Acta Universitatis Upsaliensis, Studia Historica Upsaliensia 253, Editores: Margaret Hunt, Jan Lindegren & Maria Agren.
Abstract: “We will be judged in our own time and in the future by measuring the aid that we, inhabitants of a free and fortunate country, gave to our brethren in this time of greatest disaster.” This declaration, made shortly after the Pogroms of November 1938 by the representatives of the Jewish communities in Sweden, was truer than anyone could have anticipated at the time. It is this sensitive and much debated issue – Jewish responses to the persecutions and mass murders of Jews during the Nazi era – with which this book deals. What actions did Swedish Jews take to aid the Jews in Europe during the years 1933-45 and what determined and constrained their policies and actions?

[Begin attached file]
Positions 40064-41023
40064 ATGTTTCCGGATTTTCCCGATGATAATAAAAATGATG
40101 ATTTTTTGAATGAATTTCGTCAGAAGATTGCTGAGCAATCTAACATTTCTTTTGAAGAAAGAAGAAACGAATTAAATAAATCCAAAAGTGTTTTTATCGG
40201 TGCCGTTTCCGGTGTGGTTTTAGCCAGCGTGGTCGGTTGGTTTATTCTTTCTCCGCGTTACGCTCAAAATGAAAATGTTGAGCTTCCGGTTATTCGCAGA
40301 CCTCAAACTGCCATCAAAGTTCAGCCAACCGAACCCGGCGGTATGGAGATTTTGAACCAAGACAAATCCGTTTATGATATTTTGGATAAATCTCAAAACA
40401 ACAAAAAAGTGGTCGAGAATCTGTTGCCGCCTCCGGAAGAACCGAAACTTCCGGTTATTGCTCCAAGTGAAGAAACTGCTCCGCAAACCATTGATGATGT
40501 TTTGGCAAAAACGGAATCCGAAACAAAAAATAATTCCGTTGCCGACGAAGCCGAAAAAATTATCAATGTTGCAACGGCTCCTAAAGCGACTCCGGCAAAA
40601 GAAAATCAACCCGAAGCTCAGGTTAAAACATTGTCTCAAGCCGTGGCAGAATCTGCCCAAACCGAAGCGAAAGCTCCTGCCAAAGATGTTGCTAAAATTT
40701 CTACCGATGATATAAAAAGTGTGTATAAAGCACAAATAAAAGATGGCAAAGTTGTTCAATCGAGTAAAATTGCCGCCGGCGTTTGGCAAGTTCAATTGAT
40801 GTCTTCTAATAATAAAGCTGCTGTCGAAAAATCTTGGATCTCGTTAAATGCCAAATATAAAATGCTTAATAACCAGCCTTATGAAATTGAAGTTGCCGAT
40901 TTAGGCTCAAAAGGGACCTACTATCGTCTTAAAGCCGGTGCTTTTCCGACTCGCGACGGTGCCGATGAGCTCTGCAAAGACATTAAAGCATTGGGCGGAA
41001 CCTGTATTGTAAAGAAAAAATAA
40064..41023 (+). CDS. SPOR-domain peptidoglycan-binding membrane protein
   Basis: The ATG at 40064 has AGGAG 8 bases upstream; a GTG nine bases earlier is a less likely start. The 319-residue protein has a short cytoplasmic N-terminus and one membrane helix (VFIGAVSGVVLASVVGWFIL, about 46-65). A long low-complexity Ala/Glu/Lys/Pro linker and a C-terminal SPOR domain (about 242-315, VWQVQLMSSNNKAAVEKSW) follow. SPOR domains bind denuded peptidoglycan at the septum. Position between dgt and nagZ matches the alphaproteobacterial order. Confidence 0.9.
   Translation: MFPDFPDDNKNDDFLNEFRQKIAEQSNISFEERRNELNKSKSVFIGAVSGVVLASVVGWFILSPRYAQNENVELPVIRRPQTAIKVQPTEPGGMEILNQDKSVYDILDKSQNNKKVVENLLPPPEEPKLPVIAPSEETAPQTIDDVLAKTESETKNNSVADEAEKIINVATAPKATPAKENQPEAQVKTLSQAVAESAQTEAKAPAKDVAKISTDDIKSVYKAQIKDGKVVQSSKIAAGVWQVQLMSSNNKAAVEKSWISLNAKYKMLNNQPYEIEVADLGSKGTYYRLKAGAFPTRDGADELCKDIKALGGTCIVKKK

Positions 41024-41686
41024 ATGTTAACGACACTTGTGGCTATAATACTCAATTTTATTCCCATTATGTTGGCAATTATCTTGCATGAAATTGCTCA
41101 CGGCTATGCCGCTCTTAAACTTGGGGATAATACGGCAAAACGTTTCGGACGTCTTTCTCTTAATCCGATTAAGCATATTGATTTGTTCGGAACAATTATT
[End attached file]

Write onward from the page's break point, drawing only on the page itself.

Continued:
This book focuses especially on the aid efforts of the Jewish Community of Stockholm, showing the range of activities in which the Community engaged, and the challenges and opportunities presented by official refugee policy in Sweden and by international organizations for refugee aid and foreign relief to Jews. Wheareas previous research has tended to see the Swedish Jewish response to Nazi terror as passive and overly cautious, this book modifies this picture. It concludes that in fact Swedish Jews acted incessantly and on many fronts to aid their brethren, and they did so throughout the entire period 1933 to 1945. Moreover, the form and limited scope of that aid are ultimately attributable more to rigid governmental refugee policies, inadequate financial resources, and international pressures than to a lack of effort or will on the part of Swedish Jews.